The Baseball Project: They don’t care if they ever get back

The Baseball Project, from left: Peter Buck, Scott McCaughy, Linda Pitmon, Steve Wynn.
Photo by Michael E. Anderson
The Baseball Project, from left: Peter Buck, Scott McCaughy, Linda Pitmon, Steve Wynn.

If “living the dream” means playing in a great rock band with your baseball-loving spouse, think again. Sure, with The Baseball Project, singer/guitarist Steve Wynn and singer/drummer Linda Pitmon seem to have it all, and in all kinds of harmony — except, that is, when Pitmon’s Twins play Wynn’s Yankees.

“Actually we’re fine all season, as I am also a Yankee fan and he is also a Dodger fan and has an affinity for the Twins out of solidarity to me (listen to our song ‘Fair Weather Fans’ for the full story),” says the Brooklyn-based Pitmon, via email from the road where she, Wynn, Scott McCaughy and Peter Buck are wrapping up the Baseball Project’s latest tour.

“However, anytime the Twins face the Yankees there is an icy chill in the room. The lines were drawn years ago: rules have been made about gloating, loud cheering, or celebrating of any kind.

“The Fall of 2009 saw a dark cloud descend upon our happy home and a certain sulky drummer did not smile for a week as Steve tip-toed around me. But this year will be different. I will probably erupt in a victory dance and apologize later.”

 Ahhh, such is the optimism of spring baseball.

And when it comes to a similarly utopian expression of fandom for the game, few have captured the passion for baseball’s many stories, minutiae and characters so jubilantly as “The Baseball Project Vol. 2: High and Inside.”

The set immortalizes the likes of Ichiro, Buckner and Rose, and for Twins fans, there’s “Look Out Mom!,” penned by McCaughy when, during a Twins-Yankees spring training game, Denard Span hit his mother with a foul ball, a near real-life playing-out of the opening chapter (PDF) to John Irving’s “A Prayer For Owen Meany,” in which the protagonist kills his best friend’s mother with a freaky foul ball.

Of course, the main Twins attraction on “High and Inside” is “Don’t Call Them Twinkies,” co-penned by The Hold Steady‘s Craig Finn, whom Pitmon knew from her days in Zuzu’s Petals and Finn in Lifter Puller, and both were playing Twin Cities clubs.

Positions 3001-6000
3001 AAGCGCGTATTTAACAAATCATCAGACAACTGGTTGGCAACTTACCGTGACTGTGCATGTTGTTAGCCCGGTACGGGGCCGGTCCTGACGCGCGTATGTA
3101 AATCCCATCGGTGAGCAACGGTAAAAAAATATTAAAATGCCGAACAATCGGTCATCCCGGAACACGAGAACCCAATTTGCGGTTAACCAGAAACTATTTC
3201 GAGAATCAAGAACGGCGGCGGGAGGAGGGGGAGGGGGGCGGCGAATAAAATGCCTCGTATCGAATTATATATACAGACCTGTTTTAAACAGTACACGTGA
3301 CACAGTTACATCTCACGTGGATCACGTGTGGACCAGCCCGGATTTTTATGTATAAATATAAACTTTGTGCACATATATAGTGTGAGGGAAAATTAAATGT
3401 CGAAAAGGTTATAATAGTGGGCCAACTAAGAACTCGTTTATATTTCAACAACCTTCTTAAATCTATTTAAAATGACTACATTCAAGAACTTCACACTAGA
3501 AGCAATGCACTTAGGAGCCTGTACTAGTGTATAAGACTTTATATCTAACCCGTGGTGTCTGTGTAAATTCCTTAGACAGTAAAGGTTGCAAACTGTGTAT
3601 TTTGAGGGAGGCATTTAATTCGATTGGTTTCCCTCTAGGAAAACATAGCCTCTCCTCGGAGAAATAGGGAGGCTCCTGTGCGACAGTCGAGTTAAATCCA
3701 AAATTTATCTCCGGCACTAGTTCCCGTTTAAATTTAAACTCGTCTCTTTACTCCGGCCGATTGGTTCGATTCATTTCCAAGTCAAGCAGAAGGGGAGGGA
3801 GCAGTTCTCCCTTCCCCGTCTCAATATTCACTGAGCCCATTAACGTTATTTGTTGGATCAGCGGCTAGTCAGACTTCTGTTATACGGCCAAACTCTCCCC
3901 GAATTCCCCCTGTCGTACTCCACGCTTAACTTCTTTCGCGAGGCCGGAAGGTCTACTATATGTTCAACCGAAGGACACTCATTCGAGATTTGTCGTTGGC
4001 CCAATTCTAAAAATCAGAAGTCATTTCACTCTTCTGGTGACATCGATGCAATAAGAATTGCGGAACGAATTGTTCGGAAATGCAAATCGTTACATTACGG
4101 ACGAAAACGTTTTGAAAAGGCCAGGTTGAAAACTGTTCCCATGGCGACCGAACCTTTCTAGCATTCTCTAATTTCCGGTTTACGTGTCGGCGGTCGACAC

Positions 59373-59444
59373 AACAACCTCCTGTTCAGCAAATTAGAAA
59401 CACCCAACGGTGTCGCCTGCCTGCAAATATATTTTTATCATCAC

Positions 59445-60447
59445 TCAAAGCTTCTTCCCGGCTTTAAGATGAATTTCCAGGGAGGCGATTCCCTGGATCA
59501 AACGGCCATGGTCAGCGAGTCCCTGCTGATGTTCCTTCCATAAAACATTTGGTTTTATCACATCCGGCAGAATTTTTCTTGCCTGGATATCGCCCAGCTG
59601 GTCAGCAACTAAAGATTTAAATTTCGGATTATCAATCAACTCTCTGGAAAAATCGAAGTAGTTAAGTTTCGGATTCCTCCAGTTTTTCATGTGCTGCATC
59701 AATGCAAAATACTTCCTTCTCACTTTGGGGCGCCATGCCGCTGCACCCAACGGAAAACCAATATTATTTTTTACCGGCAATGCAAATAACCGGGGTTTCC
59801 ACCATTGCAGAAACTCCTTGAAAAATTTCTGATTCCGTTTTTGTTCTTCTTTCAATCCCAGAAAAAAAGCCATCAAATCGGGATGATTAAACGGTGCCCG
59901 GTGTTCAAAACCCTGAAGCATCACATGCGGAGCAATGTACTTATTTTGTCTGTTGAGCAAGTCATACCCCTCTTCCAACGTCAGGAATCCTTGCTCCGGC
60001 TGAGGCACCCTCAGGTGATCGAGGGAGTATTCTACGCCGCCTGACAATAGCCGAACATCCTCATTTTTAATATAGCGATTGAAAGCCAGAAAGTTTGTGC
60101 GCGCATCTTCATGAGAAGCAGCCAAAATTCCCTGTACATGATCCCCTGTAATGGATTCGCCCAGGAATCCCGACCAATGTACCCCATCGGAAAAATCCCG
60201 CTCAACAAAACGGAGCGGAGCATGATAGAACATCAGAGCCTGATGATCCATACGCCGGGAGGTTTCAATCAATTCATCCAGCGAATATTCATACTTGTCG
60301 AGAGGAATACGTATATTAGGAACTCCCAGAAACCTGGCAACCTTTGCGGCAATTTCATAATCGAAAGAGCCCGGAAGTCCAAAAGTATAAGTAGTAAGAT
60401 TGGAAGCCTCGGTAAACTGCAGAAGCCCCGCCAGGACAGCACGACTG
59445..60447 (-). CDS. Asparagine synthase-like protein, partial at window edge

The Baseball Project

“I desperately wanted to represent the Twins on the new Baseball Project record but I only managed to write one verse for them in ‘Fair Weather Fans,'” says Pitmon. “I was just happy I had the chance to name-check my hero, Bert Blyleven. I think Craig’s lyrics to ‘Don’t Call Them Twinkies’ perfectly capture the feelings that a lot of us Twins fans have for our team of humble, hardworking guys that seem to beat the odds more often than not. I also love that he mentions Bemidji!”

The Baseball Project blitzed South by Southwest in Austin, Texas, with seven performances last month, preceded by a tour of the Cactus League ballparks in Arizona.

“We played just inside the gates of several of the spring training stadiums,” says Pitmon. “The reaction from baseball fans streaming in to see the games ranged from massive glee to utter confusion. We loved it. Steve and Scott sang the National Anthem with a banjo as their backing instrument (a blatant attempt to attract fans of Ken Burns), and we did ‘Take Me Out To The Ballgame’ at a few games as well.

“Sadly, none of us have been to Target Field yet. It’s criminal, but one result of being in The Baseball Project is that we spend a lot of time touring in the summer and can’t always see the games we want to. But this summer Steve and I have vowed to make a trip home to see my family and visit the new stadium. Please tell me they serve corn dogs, otherwise I may have to stay for the State Fair.”

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